Back in 2006 I did what academics do when they want to see if something is a good idea: they get a student to try it out first! I offered to undergraduates, as a final year project topic, the problem of finding a simple linear regression model for predicting sailing handicaps.
It was fortuitous that a student stepped forward who was very able and a sailor. He obtained data on 50 boats in the Caribbean Sailing Association (CSA) and showed that a simple formula using waterline length, beam and sail area gave a respectable approximation to the CSA performance ratings.
My target was closer approximation, but the project demonstrated the potential.
(The student, by the way, won a national prize for his work.)
It is some years now since I had my arm twisted into looking at the possibility of developing a simple and statistically sound formula for producing a yacht handicap based only on basic boat measurement data.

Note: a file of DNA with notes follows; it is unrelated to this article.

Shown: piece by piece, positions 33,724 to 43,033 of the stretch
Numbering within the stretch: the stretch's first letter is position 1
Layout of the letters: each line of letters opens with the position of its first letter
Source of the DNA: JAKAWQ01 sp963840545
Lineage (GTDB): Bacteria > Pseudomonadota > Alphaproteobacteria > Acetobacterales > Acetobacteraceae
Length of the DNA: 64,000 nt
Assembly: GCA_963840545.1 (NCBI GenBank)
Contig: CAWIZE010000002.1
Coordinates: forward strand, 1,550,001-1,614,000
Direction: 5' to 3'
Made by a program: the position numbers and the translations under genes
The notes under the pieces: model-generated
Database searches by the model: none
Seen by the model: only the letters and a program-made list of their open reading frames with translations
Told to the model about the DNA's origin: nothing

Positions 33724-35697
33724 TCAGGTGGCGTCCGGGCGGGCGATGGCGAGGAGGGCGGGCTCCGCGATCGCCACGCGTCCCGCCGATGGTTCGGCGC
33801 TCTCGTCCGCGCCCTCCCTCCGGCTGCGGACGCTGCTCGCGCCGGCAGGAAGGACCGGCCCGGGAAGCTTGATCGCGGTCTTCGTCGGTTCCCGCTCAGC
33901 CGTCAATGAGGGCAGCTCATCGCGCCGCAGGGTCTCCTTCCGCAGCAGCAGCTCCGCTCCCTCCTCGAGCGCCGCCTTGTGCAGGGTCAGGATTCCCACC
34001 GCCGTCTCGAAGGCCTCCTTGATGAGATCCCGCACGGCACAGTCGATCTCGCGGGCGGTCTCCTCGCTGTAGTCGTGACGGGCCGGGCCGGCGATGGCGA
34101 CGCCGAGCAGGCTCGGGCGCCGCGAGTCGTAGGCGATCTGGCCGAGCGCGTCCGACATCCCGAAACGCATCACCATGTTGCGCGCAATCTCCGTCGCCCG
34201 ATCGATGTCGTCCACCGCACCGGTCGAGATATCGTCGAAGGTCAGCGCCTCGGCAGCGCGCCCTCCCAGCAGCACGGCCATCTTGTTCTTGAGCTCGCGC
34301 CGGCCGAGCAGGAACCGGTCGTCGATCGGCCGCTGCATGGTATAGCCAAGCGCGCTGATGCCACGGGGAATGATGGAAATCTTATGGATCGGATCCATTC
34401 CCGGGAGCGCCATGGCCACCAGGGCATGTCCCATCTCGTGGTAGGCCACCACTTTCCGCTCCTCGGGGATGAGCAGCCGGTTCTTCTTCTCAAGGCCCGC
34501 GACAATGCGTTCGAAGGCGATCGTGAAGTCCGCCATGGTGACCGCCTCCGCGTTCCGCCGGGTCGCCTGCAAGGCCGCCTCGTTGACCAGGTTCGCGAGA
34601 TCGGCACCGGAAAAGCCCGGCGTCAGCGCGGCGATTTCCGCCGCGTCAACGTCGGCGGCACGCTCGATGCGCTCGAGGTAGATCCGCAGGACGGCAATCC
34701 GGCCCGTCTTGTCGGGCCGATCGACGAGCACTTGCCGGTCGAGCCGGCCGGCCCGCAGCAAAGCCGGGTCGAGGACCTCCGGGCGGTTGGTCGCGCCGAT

Why did I need to be persuaded? First of all, I know that this is the stuff of much argument in the common rooms and bars of sailing clubs. Second, how do we know what is the perfect handicap rating for a boat? The vast majority of handicap setting is based on performance data. The problem with this is that too few data are available for each of the many hundreds of different types of boat out there, and what there is will be contaminated by factors due to crew, weather and sailing environment.
In spite of the reasons for not getting involved, in the end I could not resist the challenge of this enticing, but very frustrating problem.